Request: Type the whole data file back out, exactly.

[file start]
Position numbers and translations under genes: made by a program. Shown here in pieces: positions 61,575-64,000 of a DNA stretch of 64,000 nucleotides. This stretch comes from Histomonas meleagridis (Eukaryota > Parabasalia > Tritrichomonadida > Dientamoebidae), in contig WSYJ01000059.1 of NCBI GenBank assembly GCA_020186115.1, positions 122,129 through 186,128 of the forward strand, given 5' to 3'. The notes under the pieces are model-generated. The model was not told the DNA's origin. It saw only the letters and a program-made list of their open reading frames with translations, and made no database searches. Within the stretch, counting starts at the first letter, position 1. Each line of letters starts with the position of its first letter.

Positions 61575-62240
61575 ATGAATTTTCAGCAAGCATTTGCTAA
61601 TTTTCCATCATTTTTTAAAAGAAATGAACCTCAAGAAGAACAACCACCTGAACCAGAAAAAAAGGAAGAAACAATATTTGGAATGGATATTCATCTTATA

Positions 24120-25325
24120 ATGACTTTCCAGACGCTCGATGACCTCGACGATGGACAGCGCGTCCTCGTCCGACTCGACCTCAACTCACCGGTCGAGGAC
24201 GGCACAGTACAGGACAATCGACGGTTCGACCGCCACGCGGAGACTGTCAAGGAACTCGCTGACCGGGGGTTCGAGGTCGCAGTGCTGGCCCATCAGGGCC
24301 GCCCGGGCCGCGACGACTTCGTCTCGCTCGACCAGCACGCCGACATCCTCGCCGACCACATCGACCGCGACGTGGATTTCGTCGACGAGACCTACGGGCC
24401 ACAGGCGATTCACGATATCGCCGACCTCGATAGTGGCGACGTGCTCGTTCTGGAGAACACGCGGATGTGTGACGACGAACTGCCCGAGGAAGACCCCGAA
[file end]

Position numbers and translations under genes: made by a program. Shown here in pieces: positions 61,575-64,000 of a DNA stretch of 64,000 nucleotides. This stretch comes from Histomonas meleagridis (Eukaryota > Parabasalia > Tritrichomonadida > Dientamoebidae), in contig WSYJ01000059.1 of NCBI GenBank assembly GCA_020186115.1, positions 122,129 through 186,128 of the forward strand, given 5' to 3'. The notes under the pieces are model-generated. The model was not told the DNA's origin. It saw only the letters and a program-made list of their open reading frames with translations, and made no database searches. Within the stretch, counting starts at the first letter, position 1. Each line of letters starts with the position of its first letter.

Positions 61575-62240
61575 ATGAATTTTCAGCAAGCATTTGCTAA
61601 TTTTCCATCATTTTTTAAAAGAAATGAACCTCAAGAAGAACAACCACCTGAACCAGAAAAAAAGGAAGAAACAATATTTGGAATGGATATTCATCTTATA

Positions 24120-25325
24120 ATGACTTTCCAGACGCTCGATGACCTCGACGATGGACAGCGCGTCCTCGTCCGACTCGACCTCAACTCACCGGTCGAGGAC
24201 GGCACAGTACAGGACAATCGACGGTTCGACCGCCACGCGGAGACTGTCAAGGAACTCGCTGACCGGGGGTTCGAGGTCGCAGTGCTGGCCCATCAGGGCC
24301 GCCCGGGCCGCGACGACTTCGTCTCGCTCGACCAGCACGCCGACATCCTCGCCGACCACATCGACCGCGACGTGGATTTCGTCGACGAGACCTACGGGCC
24401 ACAGGCGATTCACGATATCGCCGACCTCGATAGTGGCGACGTGCTCGTTCTGGAGAACACGCGGATGTGTGACGACGAACTGCCCGAGGAAGACCCCGAA